From among my "Council friends," one of the things I value is the ability to disagree on any given issue, but to still maintain a relationship, if not deepen it. Respect for a person does not mean you cannot disagree.Indeed, some of the folks I most respect on Council, are some with whom I disagree on one or more issues. We can disagree without being disagreeable. I have one friend (from Council and EB) who often says, what is most important is keeping an open mind and listening, especially to those with whom you disagree. She cites an example (I remember the event, but not the issue), when she and I were among a small group who stood in support of a particular motion with some of the folks with whom we most often disagreed. We had sat and listened to the arguments, and changed our minds! Getting to hang out with folks like that is part of what has enriched my life in ALA.

Facebook helps to maintain contact with many of my ALA friends, and, for me, enriches many of my relationships. At the same time, it is important for me to have the "face-time" or IRL (In Real Life) contact. That is and important part of what ALA meetings are about for me today.

I also had one of those "serendipity" moments. The first day of the conference, I had wandered through my hotel, and accidentally into the next one. I "saw the light" and was headed towards the street. Out of the corner of my eye, I notice someone else headed that way, but I was trucking on. Then, after having passed the person, I heard my name. It was someone to whom I had been introduced on Facebook, and with whom I had chatted a couple of times, but had never met (even though they were from New Orleans!). We chatted for a few moments, and after I mentioned I was headed out to find food, we agreed to go have breakfast. We wound up at the restaurant across the street, aptly named Serendipity.

For me, it was a great beginning to the conference. Many relationships were solidified, and others renewed. It is part of what I need on a periodic basis.

Saturday, June 28, 2014

More Thoughts on Vegas

One of my friends commented to me privately that she thought that my last post had been pretty negative and harsh about Vegas. Ant that could be true, and reflective of my mood at the time. Conference was not yet in full swing, and my comments reflected many of the comments I heard about the site.

Here are a couple of positive things:
  • People watching (especially outside the conference) is absolutely fascinating
  • There is an incredible mix of people just to judge the externals: ages, ethnicity, groupings mixed and not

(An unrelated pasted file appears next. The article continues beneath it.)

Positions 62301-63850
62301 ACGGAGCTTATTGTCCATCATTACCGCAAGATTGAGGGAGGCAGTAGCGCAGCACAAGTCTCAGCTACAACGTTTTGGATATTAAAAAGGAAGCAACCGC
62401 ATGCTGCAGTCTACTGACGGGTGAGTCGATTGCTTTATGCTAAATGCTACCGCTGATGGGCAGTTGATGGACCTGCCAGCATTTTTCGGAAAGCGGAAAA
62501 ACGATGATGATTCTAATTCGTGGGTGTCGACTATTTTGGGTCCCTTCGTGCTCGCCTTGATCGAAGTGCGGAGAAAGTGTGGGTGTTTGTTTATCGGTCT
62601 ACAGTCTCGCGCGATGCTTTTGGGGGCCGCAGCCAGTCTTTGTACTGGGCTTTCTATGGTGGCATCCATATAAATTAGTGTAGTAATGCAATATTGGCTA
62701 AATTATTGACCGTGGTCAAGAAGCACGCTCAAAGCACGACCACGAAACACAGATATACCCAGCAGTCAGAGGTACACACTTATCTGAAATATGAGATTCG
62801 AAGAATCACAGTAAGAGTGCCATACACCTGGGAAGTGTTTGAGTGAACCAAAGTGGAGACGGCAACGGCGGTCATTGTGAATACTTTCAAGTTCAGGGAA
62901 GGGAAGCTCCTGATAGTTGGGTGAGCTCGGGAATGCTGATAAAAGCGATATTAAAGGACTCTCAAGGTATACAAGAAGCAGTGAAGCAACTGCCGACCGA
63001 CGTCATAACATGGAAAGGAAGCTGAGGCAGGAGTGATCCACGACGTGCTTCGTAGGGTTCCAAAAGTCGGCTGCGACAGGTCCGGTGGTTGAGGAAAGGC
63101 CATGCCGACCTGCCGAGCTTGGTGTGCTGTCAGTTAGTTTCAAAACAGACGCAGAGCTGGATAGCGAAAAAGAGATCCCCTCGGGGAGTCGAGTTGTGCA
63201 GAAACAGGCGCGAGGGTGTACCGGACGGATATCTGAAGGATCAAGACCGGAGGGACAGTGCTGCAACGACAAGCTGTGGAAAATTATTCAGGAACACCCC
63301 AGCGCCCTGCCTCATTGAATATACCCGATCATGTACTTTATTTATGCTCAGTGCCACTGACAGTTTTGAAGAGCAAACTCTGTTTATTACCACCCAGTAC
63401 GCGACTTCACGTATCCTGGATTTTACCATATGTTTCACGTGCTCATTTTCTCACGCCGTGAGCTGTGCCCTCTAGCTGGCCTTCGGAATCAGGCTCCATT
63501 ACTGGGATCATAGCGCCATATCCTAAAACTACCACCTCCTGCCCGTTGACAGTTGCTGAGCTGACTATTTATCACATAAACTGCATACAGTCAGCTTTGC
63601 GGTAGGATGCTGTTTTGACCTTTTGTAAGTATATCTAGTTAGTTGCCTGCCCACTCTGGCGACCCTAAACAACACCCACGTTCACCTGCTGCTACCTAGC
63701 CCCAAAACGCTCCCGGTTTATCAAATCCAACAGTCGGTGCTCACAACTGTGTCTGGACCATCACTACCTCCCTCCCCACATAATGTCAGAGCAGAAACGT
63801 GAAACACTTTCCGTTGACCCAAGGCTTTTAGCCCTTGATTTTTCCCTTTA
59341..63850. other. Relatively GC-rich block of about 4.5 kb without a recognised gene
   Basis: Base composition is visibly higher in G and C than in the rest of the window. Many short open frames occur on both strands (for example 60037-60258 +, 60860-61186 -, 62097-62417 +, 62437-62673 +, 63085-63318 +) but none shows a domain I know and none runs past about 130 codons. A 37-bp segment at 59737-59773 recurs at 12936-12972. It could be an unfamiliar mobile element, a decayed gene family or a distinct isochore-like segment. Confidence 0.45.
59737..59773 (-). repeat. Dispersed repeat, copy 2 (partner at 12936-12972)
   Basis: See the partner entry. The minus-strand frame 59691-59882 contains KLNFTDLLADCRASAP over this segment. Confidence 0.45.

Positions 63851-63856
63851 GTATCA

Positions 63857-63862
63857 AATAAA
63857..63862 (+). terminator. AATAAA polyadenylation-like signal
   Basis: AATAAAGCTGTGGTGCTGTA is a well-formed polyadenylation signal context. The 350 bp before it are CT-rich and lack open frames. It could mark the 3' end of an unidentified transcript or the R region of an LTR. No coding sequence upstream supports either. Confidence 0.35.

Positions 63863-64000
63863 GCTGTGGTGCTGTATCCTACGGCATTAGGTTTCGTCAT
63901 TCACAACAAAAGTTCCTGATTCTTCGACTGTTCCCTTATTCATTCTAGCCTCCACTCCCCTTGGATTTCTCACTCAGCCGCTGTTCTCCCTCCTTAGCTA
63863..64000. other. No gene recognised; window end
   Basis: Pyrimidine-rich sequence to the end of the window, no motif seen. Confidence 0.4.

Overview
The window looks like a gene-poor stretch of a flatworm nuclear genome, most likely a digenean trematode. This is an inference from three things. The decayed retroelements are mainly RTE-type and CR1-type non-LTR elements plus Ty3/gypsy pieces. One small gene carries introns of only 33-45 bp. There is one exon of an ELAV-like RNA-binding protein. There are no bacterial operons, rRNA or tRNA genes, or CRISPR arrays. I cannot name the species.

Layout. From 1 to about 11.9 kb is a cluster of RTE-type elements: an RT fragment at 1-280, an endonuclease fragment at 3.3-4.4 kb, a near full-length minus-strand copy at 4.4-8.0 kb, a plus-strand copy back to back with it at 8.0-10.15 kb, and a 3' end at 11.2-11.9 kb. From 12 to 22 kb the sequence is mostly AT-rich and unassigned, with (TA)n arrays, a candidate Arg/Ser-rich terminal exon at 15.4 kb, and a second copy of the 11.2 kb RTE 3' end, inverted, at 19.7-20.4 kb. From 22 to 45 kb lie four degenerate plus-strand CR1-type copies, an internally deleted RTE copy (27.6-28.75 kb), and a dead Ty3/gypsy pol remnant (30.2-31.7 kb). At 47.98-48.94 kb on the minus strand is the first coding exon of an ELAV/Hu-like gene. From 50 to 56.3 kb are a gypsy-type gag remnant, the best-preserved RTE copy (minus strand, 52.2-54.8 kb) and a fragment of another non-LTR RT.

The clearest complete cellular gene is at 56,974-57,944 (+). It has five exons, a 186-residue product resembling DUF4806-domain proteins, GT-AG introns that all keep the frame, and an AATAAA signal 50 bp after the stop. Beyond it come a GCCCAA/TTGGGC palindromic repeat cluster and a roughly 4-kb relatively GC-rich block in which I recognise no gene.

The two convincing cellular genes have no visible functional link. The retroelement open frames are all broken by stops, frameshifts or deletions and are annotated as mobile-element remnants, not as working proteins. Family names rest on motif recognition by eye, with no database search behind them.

• People are often pretty happy-looking when they are not being amazed at the sites
  • Las Vegas is like no other place in the world
  • Here is (generally) an escape from reality
  • The Monorail is pretty amazing and wonderfully clean
  • Actually, given the volume of people and the activities they are engaged in, Vegas is a pretty clean city in terms of trash (at least on the Strip)
One part of Conference which helps to invigorate me, is meeting up with colleagues. That is a huge part of the experience. I get to see folks I have not seen in quite awhile (sometimes only a year, other times longer). It is also a chance to meet IRL (In Real Life) folks with whom I more often interact using technology.

Yesterday morning I was looking for breakfast and had that kind of experience. I was walking through a hotel/casino when someone called my name. It was someone who is a Facebook friend and with whom I had had some conversations, but had not ever met in person. We wound up going to breakfast -- Serendipity was the appropriate name of the restaurant -- which gave me a great beginning to the day.

Friday, June 27, 2014

Thoughts about Vegas

I have been in Las Vegas (NV) for about 24 hours now. I am here for the American Library Association Annual Conference. It is not my first visit to Vegas, but it is the first time I have been here for a conference. The last time ALA was held in Vegas was in 1973.

Here are some somewhat random observations about Vegas based on this visit. Some are about Vegas as a place, and others are about Vegas as a venue for ALA Conferences.

  • "The Strip" has a lot of vertical to it, but outside of it, Vegas is like much of the west, and very low to the ground.
  • Because of the many tall buildings along the Strip, you can't really see the mountains, and get a physical sense of place.
  • Vegas is loud. Very loud. Every hotel lobby seems to be a mass of binging, clanging slot machines. The noise permeates the place. Also, the ceilings are generally low adding to the volume.
  • Signage is miserable. The hotels want to trap you at the gambling machines.
  • Outside is a mass of signs.
  • Traffic on the Strip is pretty bad.
  • The hotels and resorts are very territorial:
    • Fences abound between properties;
    • There is no idea of having the flow of traffic (vehicular and pedestrian) be logical;
    • Perfect example: the "Sky Bridge to Hotel" from the Convention Center....not sure what it goes over, there are no windows in it, there is no mention on the signs of which hotel, and the inside part ends at an escalator down to an alley between the Convention Center and the Hotel
  • Within hotels signage is at best miserable, and more often non existent.
  • There is no such thing as a straight line path between two points.
  • Nothing seems permanent. One of my colleagues was here 18 months ago for a meeting. There are no longer buildings in some places where there used to be, and vice versa. Some buildings new then look very run down already.
  • Distances are vast.....Instead of "objects in the mirror may be closer than they appear" it is true here that objects (hotels) you can see are further than you think.
I'll post more later about my more specific conference experiences/days.